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Portable Defibrillators Called 'Mikeys' Are Saving Young Lives

Portable defibrillators called 'Mikeys' are saving young lives

Emily Herbert, 14, with her parents, Leanne and Tim, and her brother, Alex, at their home in Welland, Ont., on Saturday. Both Emily and Tim have Brugada syndrome, which increases the risk of sudden cardiac arrest. Emily carries a portable defibrillator machine with her at all times.  (Peter Power / for The Toronto Star)

When Emily Herbert was diagnosed at age 5 with Brugada syndrome — a lifelong condition that increases the risk of sudden cardiac arrest — her parents were afraid to let her out of reach.

They’d need to scale back family trips and chaperone all of Emily’s outings, they thought.

“It was totally frightening,” says her dad, Tim Herbert, who also has Brugada syndrome, a genetic condition, and has an implanted defibrillator in his chest. “We had no idea what to expect other than to not want to let her out of our eyesight. As most children grow up, they’re looking for flexibility and freedom away from mom and dad.”

But soon after the diagnosis, doctors at the Hospital for Sick Children connected Emily and her parents to the Mikey Network kids program. Since 2006, the initiative has paired more than 200 kids like Emily with portable defibrillators called “Mikeys,” named after Mike Salem, a man who died from cardiac arrest on a golf course without access to a defibrillator in 2002.

Now 14 and in high school, Emily has carried her Mikey — which she named “Roxy” — with her for almost nine years. Her parents hope she'll have a wireless defibrillator implanted before she goes away for university in a few years. This Saturday, Emily will participate in the Walk of Life on “Team Mikey” at the Ontario Science Centre and E.T. Seton Park, an event to raise money for the Cardiac Health Foundation of Canada.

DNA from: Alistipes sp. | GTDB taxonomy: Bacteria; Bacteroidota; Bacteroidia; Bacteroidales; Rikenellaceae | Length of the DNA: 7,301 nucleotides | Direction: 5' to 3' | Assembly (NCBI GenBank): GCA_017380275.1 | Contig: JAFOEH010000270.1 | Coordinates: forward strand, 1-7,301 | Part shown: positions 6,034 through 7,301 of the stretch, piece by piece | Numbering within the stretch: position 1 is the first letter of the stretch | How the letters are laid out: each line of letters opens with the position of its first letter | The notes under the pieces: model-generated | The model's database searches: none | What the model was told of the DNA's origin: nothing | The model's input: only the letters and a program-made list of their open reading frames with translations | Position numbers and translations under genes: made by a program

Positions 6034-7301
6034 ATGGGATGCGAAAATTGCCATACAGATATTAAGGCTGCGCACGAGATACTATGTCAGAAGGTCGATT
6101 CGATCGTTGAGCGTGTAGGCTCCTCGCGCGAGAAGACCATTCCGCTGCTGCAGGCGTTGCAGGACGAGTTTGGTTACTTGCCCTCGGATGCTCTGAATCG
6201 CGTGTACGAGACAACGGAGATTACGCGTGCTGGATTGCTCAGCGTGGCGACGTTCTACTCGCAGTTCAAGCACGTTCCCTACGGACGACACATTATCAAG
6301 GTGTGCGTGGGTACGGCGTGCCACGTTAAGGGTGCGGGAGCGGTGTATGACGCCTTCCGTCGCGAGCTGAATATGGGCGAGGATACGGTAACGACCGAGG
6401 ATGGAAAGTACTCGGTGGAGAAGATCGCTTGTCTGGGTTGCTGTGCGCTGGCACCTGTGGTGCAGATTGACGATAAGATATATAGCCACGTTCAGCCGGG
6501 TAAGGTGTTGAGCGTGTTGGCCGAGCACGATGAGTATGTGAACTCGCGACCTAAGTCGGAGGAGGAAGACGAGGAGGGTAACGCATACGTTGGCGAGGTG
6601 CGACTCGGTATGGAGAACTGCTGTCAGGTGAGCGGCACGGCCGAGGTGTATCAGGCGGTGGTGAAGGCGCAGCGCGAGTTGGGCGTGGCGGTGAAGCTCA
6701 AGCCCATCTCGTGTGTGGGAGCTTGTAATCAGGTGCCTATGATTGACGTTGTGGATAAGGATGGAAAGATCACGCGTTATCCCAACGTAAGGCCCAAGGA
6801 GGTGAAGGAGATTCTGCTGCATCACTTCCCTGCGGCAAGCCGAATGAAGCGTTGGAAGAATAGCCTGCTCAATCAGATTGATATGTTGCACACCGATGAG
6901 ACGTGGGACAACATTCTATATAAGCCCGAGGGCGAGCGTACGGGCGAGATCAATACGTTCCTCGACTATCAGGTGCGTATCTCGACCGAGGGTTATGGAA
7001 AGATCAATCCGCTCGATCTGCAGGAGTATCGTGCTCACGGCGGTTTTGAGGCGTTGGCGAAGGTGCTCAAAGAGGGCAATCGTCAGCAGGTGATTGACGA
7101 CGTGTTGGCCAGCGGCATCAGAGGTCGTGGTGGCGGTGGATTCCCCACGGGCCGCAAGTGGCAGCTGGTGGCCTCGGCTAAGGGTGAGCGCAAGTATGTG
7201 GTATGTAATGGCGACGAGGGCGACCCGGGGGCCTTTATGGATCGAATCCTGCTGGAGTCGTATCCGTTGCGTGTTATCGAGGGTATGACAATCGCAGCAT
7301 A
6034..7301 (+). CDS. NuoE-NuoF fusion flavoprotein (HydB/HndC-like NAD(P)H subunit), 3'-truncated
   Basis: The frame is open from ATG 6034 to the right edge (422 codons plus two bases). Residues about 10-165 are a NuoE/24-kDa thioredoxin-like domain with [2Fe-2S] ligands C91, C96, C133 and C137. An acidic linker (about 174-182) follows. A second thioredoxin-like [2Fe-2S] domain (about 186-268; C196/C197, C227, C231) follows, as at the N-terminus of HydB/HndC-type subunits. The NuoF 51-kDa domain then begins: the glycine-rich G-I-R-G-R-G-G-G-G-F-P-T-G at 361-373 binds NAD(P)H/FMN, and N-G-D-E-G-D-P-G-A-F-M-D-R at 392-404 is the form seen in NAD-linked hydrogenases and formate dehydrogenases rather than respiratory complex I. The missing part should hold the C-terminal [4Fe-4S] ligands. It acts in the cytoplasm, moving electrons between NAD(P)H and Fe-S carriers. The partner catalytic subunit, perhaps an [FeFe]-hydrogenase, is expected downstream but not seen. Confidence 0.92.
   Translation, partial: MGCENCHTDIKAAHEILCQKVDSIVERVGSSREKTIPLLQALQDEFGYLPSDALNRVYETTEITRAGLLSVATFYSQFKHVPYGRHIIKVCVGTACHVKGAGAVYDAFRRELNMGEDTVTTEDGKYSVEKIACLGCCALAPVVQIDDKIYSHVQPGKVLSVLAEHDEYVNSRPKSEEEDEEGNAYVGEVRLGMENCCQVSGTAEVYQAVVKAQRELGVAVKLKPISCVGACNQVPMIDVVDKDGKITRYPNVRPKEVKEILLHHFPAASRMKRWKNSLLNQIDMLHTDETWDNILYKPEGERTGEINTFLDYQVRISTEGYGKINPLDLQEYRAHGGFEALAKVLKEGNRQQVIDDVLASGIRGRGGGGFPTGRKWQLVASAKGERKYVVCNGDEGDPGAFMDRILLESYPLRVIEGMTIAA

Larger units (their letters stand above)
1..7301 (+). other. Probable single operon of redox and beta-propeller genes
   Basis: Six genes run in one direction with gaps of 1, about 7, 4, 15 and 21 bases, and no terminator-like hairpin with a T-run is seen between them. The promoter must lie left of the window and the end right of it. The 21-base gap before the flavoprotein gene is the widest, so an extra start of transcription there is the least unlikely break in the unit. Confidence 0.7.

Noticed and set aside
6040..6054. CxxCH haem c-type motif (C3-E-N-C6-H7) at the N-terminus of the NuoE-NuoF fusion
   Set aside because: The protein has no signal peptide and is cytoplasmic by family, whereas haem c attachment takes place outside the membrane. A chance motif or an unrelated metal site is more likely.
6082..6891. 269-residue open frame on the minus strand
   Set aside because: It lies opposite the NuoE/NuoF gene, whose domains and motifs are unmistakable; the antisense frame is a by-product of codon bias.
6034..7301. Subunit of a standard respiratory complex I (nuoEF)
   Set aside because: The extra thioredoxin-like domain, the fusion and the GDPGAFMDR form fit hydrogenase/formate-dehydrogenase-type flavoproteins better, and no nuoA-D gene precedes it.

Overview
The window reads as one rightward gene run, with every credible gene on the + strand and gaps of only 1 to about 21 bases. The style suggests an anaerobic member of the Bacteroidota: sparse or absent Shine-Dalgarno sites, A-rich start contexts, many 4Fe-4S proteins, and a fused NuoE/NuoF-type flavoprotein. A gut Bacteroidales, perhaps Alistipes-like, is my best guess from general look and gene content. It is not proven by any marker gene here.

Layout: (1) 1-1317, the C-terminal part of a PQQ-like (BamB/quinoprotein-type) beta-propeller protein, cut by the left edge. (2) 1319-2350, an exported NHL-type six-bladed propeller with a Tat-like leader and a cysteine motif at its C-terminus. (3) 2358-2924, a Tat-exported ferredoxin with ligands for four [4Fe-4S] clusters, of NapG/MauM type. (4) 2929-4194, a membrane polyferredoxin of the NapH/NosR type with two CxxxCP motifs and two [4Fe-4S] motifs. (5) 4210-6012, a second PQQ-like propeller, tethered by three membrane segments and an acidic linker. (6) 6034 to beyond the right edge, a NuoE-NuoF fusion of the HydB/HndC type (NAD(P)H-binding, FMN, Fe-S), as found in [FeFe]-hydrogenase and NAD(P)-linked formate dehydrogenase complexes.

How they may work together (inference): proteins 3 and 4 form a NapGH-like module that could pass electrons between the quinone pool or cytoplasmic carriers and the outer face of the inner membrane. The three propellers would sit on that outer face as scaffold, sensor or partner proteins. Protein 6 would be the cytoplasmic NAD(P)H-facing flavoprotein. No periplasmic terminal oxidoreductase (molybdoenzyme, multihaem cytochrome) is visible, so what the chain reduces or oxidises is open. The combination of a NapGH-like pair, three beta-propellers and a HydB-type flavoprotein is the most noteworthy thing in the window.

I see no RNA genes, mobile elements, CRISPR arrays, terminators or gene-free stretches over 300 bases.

For hundreds of people with conditions like Emily’s, the Mikey Network is doing the job that provincial governments haven’t — putting defibrillators in public spaces.

Mikeys have saved the lives of some 36 people, according to the network, seven of whom were under the age of 20. Each minute defibrillation is delayed, the chance of surviving sudden cardiac arrest decreases up to 10 per cent, according to Toronto Paramedic Services. So far, the network has installed more than 2,000 “Mikeys” in public spaces such as schools, offices, arenas and community centres across the country.

“Defibrillators should be placed like (fire) extinguishers — everywhere,” says Eva Naumovski, president of the Mikey Network. There’s a misconception that the defibrillators are only needed by seniors with aging hearts, she says, but those who least expect it can be affected by cardiac arrest — including hundreds of young people like Emily, many of whom may not even know they have a heart condition.

“Some of these kids unfortunately die because there isn’t a unit available in a public place,” Naumovski says.

Once nervous to be on her own, Emily is as ready as any teenager to exert her freedom and independence.

“I’m really comfortable being out with my friends. I couldn’t really imagine not having my defibrillator,” she says. “I think of it as like wearing a seatbelt in the car. I’ve never had to use it, but I wear it just in case.”

Mikeys provide rescuers with instructions through voice prompts. If the device detects life-threatening heart rhythms, electric shocks can provide a life-saving jolt. Emily’s friends all know about her Mikey, something her mom, Leanne Herbert, makes sure is the case.

“We think it’s really important that when Emily has the defibrillator, that people are aware of it so they know how to use it as well and know what to do if she does go unconscious,” she says. “We automatically assume it’s her heart, call 911 and grab her defibrillator.”

“(The Mikey has) given Emily the freedom to go places where there might not be AEDs (Automated External Defibrillators) available,” Leanne says. “There are a lot more available now, but if we go up to a cottage there aren’t AEDs on every lake. So she has hers with her.”

Thanks to her Mikey “seatbelt,” Emily knows she has the protection she needs if her heart rate rises and she goes unconscious.

For this Saturday’s walk, she has raised enough money — about $2,000 — to share some of that comfort with someone else. She will present a Mikey defibrillator to another child in need during a ceremony at the walk.

“It was a really big change in my life when I received my Mikey,” she says, “so I’m really excited to change their life too.”

Story Credit: https://www.thestar.com/life/2017/05/25/portable-defibrillators-called-mikeys-are-saving-young-lives.html